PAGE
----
Mind Over Matter
HIGH The game’s incredible use of binaural sound.
LOW The audiologs feel unnecessary and distracting.
WTF Norse mythology looked much different in Too Human.
In a perfect world, I’d say that Hellblade: Senua’s Sacrifice is one of the most important games of the year, everyone would take my word for it, and I wouldn’t have to discuss the scene in Hellblade that made headlines this past week – no more than a half hour into the game, players are clearly told that if they die too many times, their save file will be erased.
This prompted some initial controversy, followed by careful investigation into whether the statement is true or a bluff. The risk of permadeath would admittedly be an odd thing for a developer to lie about, as it would place a lot of unwarranted stress on players. But while there is a definitive answer to this question, I’m not going to say which it is. Not being able to discern whether or not a threat is real is something of a running theme in Hellblade.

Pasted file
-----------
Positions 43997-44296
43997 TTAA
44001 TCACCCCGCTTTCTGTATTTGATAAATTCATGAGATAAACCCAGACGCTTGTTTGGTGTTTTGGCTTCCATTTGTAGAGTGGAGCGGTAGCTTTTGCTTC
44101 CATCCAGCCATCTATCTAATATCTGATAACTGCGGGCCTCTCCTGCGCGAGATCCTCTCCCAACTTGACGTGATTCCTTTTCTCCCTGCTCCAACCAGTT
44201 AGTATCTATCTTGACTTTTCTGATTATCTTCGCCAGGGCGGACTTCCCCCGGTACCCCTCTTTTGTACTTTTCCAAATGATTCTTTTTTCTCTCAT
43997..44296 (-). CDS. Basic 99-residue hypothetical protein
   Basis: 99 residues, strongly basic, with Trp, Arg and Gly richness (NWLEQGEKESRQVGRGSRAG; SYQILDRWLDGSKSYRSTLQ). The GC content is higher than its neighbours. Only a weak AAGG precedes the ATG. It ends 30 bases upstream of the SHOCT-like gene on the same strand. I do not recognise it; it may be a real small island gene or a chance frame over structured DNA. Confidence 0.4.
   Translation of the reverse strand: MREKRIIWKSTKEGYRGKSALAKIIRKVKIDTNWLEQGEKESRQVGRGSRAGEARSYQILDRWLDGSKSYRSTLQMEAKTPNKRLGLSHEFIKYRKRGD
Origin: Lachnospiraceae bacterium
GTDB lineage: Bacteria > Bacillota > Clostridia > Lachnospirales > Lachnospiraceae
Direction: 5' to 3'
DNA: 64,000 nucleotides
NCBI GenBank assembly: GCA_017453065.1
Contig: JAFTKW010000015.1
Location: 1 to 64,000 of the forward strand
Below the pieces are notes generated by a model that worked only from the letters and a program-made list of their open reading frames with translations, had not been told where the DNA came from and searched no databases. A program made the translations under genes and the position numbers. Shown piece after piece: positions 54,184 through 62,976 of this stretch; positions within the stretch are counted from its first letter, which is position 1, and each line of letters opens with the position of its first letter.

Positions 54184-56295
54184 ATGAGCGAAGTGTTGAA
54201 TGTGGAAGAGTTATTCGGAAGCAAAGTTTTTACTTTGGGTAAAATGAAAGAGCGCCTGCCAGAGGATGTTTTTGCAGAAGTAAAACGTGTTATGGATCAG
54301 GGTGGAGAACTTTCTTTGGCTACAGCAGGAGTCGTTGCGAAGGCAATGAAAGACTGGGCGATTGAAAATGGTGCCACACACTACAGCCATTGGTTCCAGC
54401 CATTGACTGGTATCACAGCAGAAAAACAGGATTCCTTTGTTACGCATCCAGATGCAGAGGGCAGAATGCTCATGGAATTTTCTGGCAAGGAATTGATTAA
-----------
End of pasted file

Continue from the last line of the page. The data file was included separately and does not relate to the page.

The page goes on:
That’s because, in consulting with both experts and patients, Ninja Theory’s mission with Hellblade is to portray mental illness in the most authentic manner possible. They put us into the mind of the afflicted character and dare us to share her confusion and uncertainty. It’s the rare game that has no intention of being “entertaining” in the traditional sense. Its goal is not to exhilarate or empower us, but to baffle us, wear us down, and beat our senses in.
Set in a fantastical Viking age, Hellblade centers on a protagonist named Senua who’s stricken with “the darkness” – an unsubtle stand-in for psychosis. While her basic objective is to confront the goddess Hela and resurrect a loved one, her real struggle is internal, as she battles the demons that are eating away at her state of being. We begin with zero backstory, and are only afforded pieces of the puzzle as Senua flits randomly through her memories in an effort to retain her identity. That’s the symbolic nature of the permadeath threat – every time she falls, Senua is one step closer to losing herself.